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Mercy’s Sister Roch joins Clara Barton, Ben Franklin in Hall of Fame | Health

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Mercy’s Sister Roch joins Clara Barton, Ben Franklin in Hall of Fame
Health, People
Mercy’s Sister Roch joins Clara Barton, Ben Franklin in Hall of Fame

Sister of Mercy joins Clara Barton, Ted Kennedy and Ben Franklin in Modern Healthcare’s Healthcare Hall of Fame


HOT SPRINGS, Ark. -- The collection of names is impressive. Some are recognizable like the Mayo brothers of Mayo Clinic fame, others are less famous like Ida Cannon who created the first social work department back in 1905. But, it is clear that Sister Mary Roch Rocklage, 75, and a Sister of Mercy, belongs on this prestigious list with more than 50 years of service.

“Sister Roch has been a visionary force in health care leadership, driven by a commitment to provide access to quality health care for all people,” said Lynn Britton, president and CEO of Sisters of Mercy Health System.

Sister Roch serves on the board for Mount St. Mary Academy in Little Rock.

As the nintieth person ever inducted into Modern Healthcare’s Healthcare Hall of Fame since 1988, this honor only gives visible recognition to what others already knew.

From nursing school to leading the American Hospital Association and Catholic Health Association, Sister Roch understands the inner workings and complexities of the health care world. The opportunity to personally see health care from so many levels, combined with her leadership, helped her gain insight into the difficult needs that exist within health care and the ways in which leaders might bring about change to serve those needs.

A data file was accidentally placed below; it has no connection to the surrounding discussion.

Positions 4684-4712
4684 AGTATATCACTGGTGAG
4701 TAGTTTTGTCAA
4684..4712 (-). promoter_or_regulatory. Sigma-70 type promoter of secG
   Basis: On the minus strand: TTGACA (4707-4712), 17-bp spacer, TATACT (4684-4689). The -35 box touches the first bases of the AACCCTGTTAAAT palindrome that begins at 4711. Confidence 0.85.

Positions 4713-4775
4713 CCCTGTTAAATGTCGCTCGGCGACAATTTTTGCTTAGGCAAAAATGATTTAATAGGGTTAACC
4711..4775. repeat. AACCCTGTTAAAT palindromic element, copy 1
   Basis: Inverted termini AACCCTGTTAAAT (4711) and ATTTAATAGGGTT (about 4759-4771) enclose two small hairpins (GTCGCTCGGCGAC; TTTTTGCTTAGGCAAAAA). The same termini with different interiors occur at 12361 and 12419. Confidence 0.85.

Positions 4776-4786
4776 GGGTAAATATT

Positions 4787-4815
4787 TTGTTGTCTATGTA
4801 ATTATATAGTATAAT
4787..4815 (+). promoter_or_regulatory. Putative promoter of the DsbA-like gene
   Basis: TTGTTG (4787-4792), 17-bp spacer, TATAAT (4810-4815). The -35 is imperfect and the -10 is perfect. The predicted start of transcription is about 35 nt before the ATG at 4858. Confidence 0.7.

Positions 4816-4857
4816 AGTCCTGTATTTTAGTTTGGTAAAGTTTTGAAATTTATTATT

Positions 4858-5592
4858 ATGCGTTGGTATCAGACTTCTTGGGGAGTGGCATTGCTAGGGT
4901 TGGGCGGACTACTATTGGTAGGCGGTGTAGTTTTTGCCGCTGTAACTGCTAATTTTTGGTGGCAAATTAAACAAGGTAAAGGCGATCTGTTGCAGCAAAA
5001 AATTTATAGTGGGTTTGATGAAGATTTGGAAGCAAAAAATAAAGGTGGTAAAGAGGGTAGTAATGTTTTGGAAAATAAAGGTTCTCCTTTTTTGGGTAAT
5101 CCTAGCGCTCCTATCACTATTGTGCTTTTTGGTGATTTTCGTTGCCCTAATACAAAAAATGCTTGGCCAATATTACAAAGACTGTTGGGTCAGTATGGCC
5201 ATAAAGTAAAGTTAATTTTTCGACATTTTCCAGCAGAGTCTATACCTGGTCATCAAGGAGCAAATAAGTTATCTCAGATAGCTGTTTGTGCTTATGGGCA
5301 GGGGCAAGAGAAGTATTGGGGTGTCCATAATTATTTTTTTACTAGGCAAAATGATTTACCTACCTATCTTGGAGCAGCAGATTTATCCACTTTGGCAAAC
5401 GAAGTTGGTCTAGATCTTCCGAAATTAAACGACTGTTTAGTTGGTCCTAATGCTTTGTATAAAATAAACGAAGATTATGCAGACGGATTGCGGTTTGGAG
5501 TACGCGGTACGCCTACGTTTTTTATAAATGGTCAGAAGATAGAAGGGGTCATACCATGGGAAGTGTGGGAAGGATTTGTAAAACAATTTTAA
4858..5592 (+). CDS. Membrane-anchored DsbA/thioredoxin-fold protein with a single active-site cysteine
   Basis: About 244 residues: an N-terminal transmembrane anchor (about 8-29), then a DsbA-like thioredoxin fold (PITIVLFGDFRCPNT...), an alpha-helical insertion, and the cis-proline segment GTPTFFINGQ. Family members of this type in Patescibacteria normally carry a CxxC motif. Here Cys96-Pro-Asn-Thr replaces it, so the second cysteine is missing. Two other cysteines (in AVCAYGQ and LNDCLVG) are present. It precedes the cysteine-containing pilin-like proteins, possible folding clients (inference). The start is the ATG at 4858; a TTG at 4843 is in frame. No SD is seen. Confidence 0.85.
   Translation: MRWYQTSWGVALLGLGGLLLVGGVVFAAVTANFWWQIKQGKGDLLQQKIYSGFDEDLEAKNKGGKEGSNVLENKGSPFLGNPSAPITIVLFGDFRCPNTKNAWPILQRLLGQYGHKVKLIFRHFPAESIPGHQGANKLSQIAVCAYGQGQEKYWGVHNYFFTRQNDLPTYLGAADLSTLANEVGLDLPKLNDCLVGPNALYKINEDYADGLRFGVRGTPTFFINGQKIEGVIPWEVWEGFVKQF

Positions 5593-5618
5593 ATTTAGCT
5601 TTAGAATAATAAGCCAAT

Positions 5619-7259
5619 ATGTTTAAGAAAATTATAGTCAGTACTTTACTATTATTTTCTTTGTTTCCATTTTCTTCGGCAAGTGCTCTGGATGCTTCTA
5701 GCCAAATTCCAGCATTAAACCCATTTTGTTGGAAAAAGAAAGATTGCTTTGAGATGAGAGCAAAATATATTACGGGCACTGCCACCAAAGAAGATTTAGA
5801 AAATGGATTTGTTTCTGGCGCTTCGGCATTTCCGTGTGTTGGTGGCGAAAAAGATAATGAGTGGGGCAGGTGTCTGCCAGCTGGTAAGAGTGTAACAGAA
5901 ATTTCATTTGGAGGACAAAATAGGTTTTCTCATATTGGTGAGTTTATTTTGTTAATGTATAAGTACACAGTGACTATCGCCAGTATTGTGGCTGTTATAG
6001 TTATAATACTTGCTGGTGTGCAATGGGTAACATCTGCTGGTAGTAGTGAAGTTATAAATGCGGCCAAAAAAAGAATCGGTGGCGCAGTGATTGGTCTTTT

In 1986, she brought this knowledge to the Sisters of Mercy Health System as their first president and chief executive officer. This step created today’s Mercy which serves more than 3 million people and includes 28 hospitals and more than 200 outpatient facilities covering Arkansas, Kansas, Missouri and Oklahoma. It also includes outreach ministries in Louisiana, Mississippi and Texas.

Her unwavering work did not end after stepping down as president of Mercy 13 years later. Instead, she continues an active role within the Sisters of Mercy Health System. Today, she serves as the health ministry liaison where she helps guide laypeople in leadership at Mercy.

“Like health care across the nation, Mercy is in a time of change,” said Sister Roch. “Our mission of serving our communities has not changed, but the hands who serve are now the doctors, nurses and many co-workers. What a blessing to see the work of the Sisters before us being carried out everyday by compassionate people.” 

Along with Sister Roch’s service as a professor of health care administration at St. Louis University and Washington University, she participates in many governmental, religious and civic agencies, task forces and committees for health planning. In addition to serving on the Mount St. Mary board, she also serves on the Whole Kids Outreach Advisory Board, Nurses for Newborns Advisory Board and Mercy Center Conference Retreat Center Board. She is a Fellow of the American College of Healthcare Executives and in 2004 received the AHA’s highest honor, a Distinguished Service Award.

“Her influence has been felt for more than 50 years across the nation,” said Rich Umbdenstock, president and CEO of the American Hospital Association. “Her induction into the Hall of Fame is one capstone of a long and illustrious career in which she has displayed tremendous leadership and compassion, constantly reminding hospitals to put people first.”

Health, People